Pain: It’s Not that Interesting (but You are)

We all have a story and often we are afraid to tell it.  It’s the part of us that doesn’t come up in our social media feeds or in casual conversation.  I get that.  I don’t tell all of mine.  All any of us can do is share what we are comfortable with and hope whoever we trust doesn’t use it to cause pain.  Most of us have already experienced enough of that.

I think I was in college when I first realized that everyone has a story that maybe is a little bit broken.  It was a relief to know that other people had hurt and healed or at least hurt and found hope again.  Not because I didn’t have hope, but I just always hated the thought of being alone, different, and the only one.  And, yet, I think we all feel like that sometimes.

Now, instead of feeling alone, I am sometimes overwhelmed by how much suffering exists in our world.  Betrayal, pain, grief, disappointment, longing, and loss are part of our human experience.

What I realize is that despite life’s mistakes and meandering hurts, the universality of pain diminishes what feels monumental from defining to just one more destination on what we hope will be a long journey.  Maybe that’s why God thought it was so important for his son to live our humanity.  Jesus suffered beyond the comprehensible and yet it wasn’t what defined him.  From conception through infinity that was always love – not loss.

Everyone has a sad story.  We just have different details, characters, and plot twists.  It’s not the pain that makes it unique, it’s the way we find our way out that makes it interesting.  It’s the way we forgive valiantly that is heroic.  It’s the way we choose healing over hate that can inspire others to do the same.  It’s the way we love through loss that we choose life.  And, always, we should choose life.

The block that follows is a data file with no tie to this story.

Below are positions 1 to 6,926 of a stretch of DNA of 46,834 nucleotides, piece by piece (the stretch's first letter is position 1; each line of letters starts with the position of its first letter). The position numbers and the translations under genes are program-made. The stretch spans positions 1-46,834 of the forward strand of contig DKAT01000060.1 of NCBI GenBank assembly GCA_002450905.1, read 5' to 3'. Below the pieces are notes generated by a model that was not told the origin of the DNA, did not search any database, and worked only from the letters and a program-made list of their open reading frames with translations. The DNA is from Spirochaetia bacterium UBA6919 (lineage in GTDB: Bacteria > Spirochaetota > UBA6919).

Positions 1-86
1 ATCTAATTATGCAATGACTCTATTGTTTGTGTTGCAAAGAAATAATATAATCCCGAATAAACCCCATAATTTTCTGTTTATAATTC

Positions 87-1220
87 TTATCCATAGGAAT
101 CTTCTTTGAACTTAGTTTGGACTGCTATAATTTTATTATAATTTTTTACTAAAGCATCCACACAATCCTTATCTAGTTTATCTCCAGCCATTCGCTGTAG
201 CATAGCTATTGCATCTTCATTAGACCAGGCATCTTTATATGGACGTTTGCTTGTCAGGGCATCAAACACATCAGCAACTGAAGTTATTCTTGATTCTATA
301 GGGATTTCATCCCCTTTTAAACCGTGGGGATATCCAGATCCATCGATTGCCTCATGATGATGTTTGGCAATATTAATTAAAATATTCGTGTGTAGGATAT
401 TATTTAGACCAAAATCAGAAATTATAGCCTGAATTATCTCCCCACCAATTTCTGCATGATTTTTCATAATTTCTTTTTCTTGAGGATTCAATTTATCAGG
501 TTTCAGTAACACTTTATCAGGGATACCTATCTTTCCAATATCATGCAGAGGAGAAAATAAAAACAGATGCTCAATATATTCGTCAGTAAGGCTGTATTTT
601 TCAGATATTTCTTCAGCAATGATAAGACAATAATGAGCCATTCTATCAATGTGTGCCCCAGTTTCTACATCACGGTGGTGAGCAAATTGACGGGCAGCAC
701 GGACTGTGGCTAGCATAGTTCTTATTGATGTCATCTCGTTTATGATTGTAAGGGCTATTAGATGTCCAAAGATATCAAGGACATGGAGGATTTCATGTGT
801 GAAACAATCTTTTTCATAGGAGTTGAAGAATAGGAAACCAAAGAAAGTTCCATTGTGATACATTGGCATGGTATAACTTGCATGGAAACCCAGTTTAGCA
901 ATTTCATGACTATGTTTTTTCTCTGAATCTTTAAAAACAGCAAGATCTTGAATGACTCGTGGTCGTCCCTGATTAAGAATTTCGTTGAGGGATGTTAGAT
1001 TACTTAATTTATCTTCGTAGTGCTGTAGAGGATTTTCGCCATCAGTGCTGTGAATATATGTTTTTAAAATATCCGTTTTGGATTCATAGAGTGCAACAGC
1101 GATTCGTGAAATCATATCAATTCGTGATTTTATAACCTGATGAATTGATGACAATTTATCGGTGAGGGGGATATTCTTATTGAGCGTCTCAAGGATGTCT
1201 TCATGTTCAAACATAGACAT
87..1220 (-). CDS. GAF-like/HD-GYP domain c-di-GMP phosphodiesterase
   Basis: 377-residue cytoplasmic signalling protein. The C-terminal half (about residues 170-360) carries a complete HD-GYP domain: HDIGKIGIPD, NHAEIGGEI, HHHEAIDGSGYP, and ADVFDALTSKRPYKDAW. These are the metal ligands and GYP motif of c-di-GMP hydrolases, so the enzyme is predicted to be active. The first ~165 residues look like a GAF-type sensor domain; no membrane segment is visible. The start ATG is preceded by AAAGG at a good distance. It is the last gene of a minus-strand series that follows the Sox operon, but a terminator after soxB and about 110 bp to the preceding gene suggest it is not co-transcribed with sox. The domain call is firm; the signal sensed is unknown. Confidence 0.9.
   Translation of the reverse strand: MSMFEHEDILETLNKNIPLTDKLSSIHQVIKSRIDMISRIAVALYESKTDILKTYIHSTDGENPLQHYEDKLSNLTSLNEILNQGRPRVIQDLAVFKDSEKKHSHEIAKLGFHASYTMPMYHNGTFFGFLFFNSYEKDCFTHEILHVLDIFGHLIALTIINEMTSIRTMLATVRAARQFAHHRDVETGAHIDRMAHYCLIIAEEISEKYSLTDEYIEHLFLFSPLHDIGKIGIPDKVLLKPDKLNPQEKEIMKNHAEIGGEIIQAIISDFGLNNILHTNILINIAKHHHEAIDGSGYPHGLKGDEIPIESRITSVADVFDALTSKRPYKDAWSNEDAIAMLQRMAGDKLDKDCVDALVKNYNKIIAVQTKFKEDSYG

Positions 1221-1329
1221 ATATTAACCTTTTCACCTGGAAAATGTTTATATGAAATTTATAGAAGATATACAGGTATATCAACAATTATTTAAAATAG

I love to hear people’s stories but it isn’t their pain that makes them interesting.  A friend who has recently been through a hard time said of her own hardships, “I now think, it really isn’t interesting.  But I am! I’m interesting and I have so much love to give.”

What the heck could I possibly say after that?

As, always, love says it all.

Can you look back at difficult periods of your life and see the blessings that came from them?  If not, my hope is that you will soon.  God is transformative.  Let him write you a new story.  

Read more here: Mercy! Being Mama is Hard

7 thoughts on “Pain: It’s Not that Interesting (but You are)

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  • June 4, 2020 at 10:02 am
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    Lara, I have been following your blog for some time, and I genuinely enjoy reading your posts. However, I must admit that I was baffled by your latest one. It seems as if you barely scratched the surface on addressing the issues of pain and injustice that seem to be affecting American society at the moment. Americans from every walk of life are hurting because of the effects of implicit bias on communities of color, chiefly African-American people. How can you be a pro-life advocate and emphasize love over hate if you don’t acknowledge that injustice exists and should not be tolerated?

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    • June 9, 2020 at 3:01 am